Copyright, All Rights Reserved.

Copyright, All Rights Reserved. All content on this site is copyrighted, Dana Worley, as of the date of posting. Reuse or redistribution of this content is strictly prohibited without express written permission of the author.

Friday, September 14, 2018

Fused Glass Garden Stakes

Finished Garden Stakes
Finished Garden Stakes



The following is a tutorial for creating fused glass garden stakes. I had a few objectives for this project. First, I wanted to try out the new Fuse Master Easy Fire Gold Metallic enamel I'd purchased. I also wanted to try my idea for mounting glass on copper tubing (nothing particularly innovative, but I wanted to see if it would work), and lastly, well... I thought I might as well make something colorful for the garden as summer is winding down.

Following is a rough outline of the steps. I apologize in advance for the poor quality photos and the black background for most pictures -- this was a "snap 'em quick" as you go kind of project!



Materials

Yes, plain old silicone
Yes, plain old silicone
Fuse Master Metallic Gold
Fuse Master Metallic Gold
  • Glass: I used most of a 16x16" sheet of Wissmach luminescent, scrap clear, some scrap dichroic, and frit
  • 1/8" fiber paper
  • Fuse Master Easy Fire Gold Metallic enamel
  • Medium for enamel.* 
  • White Glue
  • 1/4" OD copper tubing (hardware store)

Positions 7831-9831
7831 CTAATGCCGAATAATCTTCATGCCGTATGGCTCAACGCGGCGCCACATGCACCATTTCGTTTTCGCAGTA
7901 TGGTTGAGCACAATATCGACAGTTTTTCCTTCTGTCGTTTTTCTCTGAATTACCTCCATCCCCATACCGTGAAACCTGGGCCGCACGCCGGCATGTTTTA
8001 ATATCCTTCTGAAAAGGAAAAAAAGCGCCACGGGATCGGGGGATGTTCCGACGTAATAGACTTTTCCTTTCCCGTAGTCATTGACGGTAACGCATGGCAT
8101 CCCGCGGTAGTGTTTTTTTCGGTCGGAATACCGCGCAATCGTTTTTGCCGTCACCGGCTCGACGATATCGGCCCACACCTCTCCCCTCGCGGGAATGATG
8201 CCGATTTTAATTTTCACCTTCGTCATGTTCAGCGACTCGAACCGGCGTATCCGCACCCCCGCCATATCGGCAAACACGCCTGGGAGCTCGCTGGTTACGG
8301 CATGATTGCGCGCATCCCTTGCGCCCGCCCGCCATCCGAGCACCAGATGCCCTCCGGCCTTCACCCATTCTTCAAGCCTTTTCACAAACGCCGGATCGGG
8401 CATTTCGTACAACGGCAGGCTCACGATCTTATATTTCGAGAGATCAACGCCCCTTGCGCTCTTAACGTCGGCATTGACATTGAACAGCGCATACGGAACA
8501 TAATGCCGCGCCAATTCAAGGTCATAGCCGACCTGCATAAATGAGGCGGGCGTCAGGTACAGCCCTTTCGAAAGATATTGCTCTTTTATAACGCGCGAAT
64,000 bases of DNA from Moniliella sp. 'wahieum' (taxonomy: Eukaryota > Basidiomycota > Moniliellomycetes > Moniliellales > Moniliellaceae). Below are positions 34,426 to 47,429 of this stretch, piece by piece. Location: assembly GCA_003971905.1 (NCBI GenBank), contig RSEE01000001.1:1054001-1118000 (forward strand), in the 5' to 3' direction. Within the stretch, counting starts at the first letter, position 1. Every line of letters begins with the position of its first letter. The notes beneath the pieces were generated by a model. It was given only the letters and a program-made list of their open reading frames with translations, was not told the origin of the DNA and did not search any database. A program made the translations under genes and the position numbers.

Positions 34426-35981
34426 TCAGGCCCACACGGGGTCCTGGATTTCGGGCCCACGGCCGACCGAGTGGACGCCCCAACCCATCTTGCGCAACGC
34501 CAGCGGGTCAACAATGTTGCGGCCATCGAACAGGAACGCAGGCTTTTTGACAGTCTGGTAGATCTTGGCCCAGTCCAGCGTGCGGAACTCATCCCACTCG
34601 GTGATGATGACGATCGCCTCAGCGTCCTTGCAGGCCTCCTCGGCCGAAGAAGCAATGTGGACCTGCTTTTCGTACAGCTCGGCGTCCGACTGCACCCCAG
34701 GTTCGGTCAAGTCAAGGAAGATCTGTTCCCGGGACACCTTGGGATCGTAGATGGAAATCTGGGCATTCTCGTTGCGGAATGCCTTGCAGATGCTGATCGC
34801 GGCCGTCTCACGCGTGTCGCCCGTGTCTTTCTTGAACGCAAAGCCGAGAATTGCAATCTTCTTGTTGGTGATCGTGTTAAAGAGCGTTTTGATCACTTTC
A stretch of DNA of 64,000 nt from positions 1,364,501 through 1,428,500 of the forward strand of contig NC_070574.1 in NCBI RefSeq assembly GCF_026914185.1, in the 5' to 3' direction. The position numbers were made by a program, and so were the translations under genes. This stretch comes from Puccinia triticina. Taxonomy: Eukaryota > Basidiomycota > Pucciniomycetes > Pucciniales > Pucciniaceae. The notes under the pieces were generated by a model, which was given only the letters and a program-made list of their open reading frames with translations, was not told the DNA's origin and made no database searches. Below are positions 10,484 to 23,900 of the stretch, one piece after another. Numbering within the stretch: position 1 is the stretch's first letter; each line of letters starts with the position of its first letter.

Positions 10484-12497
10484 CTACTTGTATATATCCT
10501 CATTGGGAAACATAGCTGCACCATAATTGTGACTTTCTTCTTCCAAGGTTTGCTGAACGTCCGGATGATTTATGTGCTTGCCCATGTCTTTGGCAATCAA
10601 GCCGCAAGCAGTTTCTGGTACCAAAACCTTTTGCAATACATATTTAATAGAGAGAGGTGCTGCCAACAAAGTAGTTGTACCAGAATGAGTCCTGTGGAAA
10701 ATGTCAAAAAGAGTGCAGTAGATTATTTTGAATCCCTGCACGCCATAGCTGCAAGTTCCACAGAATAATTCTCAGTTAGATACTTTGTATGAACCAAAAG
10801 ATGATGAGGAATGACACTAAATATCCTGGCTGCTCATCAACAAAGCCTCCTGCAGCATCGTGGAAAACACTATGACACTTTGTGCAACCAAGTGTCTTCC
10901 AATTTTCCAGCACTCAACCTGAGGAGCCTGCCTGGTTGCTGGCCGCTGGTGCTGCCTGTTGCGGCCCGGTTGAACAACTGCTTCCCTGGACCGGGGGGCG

• Copper tubing cutter (hardware store)
  • 10 ft roll of copper tubing and cutter
    10 ft roll of copper tubing
    and cutter
  • GE Silicone (hardware store)
*I used Colors for Earth that I had on hand. Fuse Master sells a medium specifically for their enamels. You could also use Unique Glass Color medium, or any medium you have on hand that will allow you to mix the enamels to a painting consistency.




Tutorial

Cut sheet glass
Cut sheet glass


Start by cutting the sheet glass into wavy shapes. I wasn't too particular -- this was a science project!

Pair off the wavy shapes and place them in pleasing arrangements. I overlapped the lower part of the glass pieces, but not the upper. I cut pieces of clear for the bottoms of each pair of shapes. 



Fiber paper capped with clear top view
Fiber paper capped with clear top view
Fiber paper capped with clear front view
Fiber paper capped with
clear front view
This clear and the single layer of base glass underneath it created the sandwich for two approximately 1/4" wide strips of fiber paper, stacked on top of each other. I glued the two pieces of fiber paper, then glued the stack to the bottom piece of base glass.



Add decorative paint
Add decorative paint
Paint helps hide the channel
Paint helps hide
the channel



Mix the gold metallic enamels with the medium to a painting consistency (about heavy cream) and get creative with your swirls of color. You can put some paint on the clear layer covering the fiber paper to help hide the channel once the stakes are fired.


Into the kiln and decorated with frit
Into the kiln and
decorated with frit
Place the pieces on a kiln-washed shelf in the kiln. Decorate the pieces with crushed clear glass, dichroic, and medium to coarse frit. Try to keep the frit away from the edges, so you have minimal clean up of sharp edges after firing. 

Fire these pieces to a contour fuse. The goal is to soften the frit and edges of glass so they are not sharp, while still maintaining texture.

Here's my firing schedule. You may need to adjust for your kiln.



Segment
Rate/Hr
Temp (F)
Hold
1
300
1100
30
2
100
1250
60
3
500
1430
10
4
AFAP
950
120
-
OFF